My tweens were watching a TV show the other day and there was a girl around their age who was totally mortified and trying very hard to avoid having ‘the talk’ with her parents.
My kids were confused at first, they had no idea what that term referred to, but they figured out pretty quickly that it had something to do with sex, and that it was terribly embarrassing.
“What’s ‘the talk’??” they asked me later, and they seemed even more confused after I tried to explain it.
“Why would they do that??” they asked, incredulous, and to be honest I really don’t know.
I have absolutely no intention of ever giving my kids the ‘sex talk’
Why am I never going to give my kids the ‘sex talk’?
It’s not that I am embarrassed, or scared.
It’s not that I am avoiding it because it’s awkward, or because I don’t know what to say
It’s not that I think my kids are too young.
It’s not that I think kids shouldn’t be taught about puberty and sex…
It’s just that I don’t think teaching our kids about sexuality and their bodies should be done in a stilted ‘one off’ talk when our kids suddenly turn a certain age and magically become ‘ready’.
I think we need to talk to our kids about puberty and sex naturally, over time, starting when they are little.
We need to be open to answering questions, bringing up the topic and discussing it whenever it occurs, then there will be no need for the awkward, often confusing, sudden deluge of information that is ‘the talk’.
That doesn’t mean we need to talk about ‘sex’ with a three year old, but you if you can provide honest, age appropriate, correct, information from a young age, then the topic just becomes part of life, and by the time your child is old enough to learn about the specifics of adult sex it’s not a huge, embarrassing or taboo topic, in fact it’s really not that big of a deal.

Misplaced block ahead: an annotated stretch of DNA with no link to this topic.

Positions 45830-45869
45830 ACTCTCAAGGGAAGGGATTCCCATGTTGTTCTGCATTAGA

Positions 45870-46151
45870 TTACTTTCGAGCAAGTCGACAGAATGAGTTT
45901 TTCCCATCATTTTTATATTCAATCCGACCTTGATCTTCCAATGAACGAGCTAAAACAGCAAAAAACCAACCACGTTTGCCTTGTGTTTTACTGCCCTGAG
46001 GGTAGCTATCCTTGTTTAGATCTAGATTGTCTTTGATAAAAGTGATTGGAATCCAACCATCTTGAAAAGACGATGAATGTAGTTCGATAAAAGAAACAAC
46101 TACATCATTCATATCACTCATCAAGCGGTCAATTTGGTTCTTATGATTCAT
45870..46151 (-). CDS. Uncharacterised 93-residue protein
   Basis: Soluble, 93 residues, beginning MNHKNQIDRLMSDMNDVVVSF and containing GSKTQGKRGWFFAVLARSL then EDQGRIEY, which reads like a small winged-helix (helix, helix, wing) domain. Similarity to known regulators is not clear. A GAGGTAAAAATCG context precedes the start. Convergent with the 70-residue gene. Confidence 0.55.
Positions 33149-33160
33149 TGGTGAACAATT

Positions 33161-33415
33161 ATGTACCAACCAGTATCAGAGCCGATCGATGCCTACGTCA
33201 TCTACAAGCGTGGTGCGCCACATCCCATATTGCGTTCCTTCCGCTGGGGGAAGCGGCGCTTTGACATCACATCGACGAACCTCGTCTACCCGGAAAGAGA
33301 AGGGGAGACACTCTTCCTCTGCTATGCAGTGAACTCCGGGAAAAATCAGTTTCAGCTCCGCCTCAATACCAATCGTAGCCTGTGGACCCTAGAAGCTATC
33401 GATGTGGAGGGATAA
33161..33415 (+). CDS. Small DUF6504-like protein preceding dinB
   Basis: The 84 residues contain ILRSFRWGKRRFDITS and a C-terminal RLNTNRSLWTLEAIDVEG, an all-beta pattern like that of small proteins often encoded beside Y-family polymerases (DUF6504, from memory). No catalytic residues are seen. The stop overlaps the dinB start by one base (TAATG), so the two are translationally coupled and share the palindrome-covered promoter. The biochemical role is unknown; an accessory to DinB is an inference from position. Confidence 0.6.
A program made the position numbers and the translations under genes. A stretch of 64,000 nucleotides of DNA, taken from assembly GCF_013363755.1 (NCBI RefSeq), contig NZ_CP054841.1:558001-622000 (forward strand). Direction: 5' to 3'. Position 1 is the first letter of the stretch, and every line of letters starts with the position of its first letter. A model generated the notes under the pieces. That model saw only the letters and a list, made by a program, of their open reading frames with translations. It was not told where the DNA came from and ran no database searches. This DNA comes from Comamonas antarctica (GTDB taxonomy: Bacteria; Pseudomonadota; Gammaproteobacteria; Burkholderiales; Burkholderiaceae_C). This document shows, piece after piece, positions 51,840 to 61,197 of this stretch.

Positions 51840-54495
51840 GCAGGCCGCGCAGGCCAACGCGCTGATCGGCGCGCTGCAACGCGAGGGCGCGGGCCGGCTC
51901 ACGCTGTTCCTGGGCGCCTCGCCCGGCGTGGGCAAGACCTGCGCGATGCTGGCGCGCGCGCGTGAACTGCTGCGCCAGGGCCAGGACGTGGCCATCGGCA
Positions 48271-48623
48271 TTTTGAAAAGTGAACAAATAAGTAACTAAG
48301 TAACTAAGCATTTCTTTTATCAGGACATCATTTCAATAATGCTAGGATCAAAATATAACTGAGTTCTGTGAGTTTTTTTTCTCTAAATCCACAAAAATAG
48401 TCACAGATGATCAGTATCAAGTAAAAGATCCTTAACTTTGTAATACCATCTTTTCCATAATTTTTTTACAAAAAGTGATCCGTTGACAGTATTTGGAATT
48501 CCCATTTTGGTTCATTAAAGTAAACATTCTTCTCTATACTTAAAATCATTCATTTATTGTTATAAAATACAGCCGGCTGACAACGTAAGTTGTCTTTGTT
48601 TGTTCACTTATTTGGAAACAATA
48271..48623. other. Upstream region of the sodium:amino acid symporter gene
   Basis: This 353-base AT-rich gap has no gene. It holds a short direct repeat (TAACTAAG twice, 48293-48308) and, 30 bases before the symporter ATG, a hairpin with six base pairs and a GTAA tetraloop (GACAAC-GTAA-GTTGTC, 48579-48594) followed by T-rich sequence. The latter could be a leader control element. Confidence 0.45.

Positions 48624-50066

By the time our kids were old enough for ‘the talk’ they already had a good understanding of how the human body works, what puberty is, and how reproduction works. Those conversations set the stage for more in depth things like relationships, pornography, sexism, oral sex, contraception, STDs, sexting etc. As well as more personal conversations about how they are feeling and how they are coping with changes.
The fact that we’ve always talked about this stuff also cultivates a culture of conversation. Our kids are much more likely to ask us questions or start a conversation, even if it is a little embarrassing, because they know we will do our best to answer them, honestly, any time.
And there’s one other glaring problem with having ‘the talk’, talking about puberty and sex in isolation doesn’t work well.
Puberty and sex are part of the much broader life experiences of growing up, having relationships and working out who we are. If the only time we ever talk about sex is when we sit out kids down for a one off, embarrassing, lecture about how sex works, how do we teach them about being respectful in a relationship? Or about standing up for themselves? Or about consent and boundaries? Or about difference and acceptance? Or about emotional intimacy? Or about making the right choices for themselves? Or about values? Or about how all these things relate to sex and their bodies and their lives?
Sex is a big topic, you can’t even hope to cover it all in one conversation.
We need to talk about these things, a lot, again and again, whenever they pop up, so our kids grow up knowing not only the factual information, but also how to apply it within their own values and their lives.
I know talking about sex can seem scary and awkward and much easier put off for a later date, but don’t. I promise you it is easier to start small and early, rather than try to tackle this enormous subject in one hit later on.
If you are not sure where or how to start, start with information. Arm yourself with information about what to say, when, and how, and think about how it all fits in with your family’s values, so you are not having to come up with answers on the fly.
Here are a few resources that might be helpful when it comes to talking to your kids about sex:
- 5 Things Every Parent Should Know Before Talking to Kids About Sex
- My Kid Needs to Know What? An Age By Age Guide to Sex Education – And What to Do!
- Age-by-age guide to talking to kids about sex
- Top 10 Sex Ed Books for the Modern Parent
- How to Talk To Your Tween About Puberty
- Parents need to talk to their daughters about the joys of sex, not just the dangers
- Planned Parenthood – Resources for Parents.
How do you tackle this sometimes difficult subject?
Do you have any great resources or ideas to share? Leave a comment below and tell me how you tackle the whole ‘sex talk’ thing.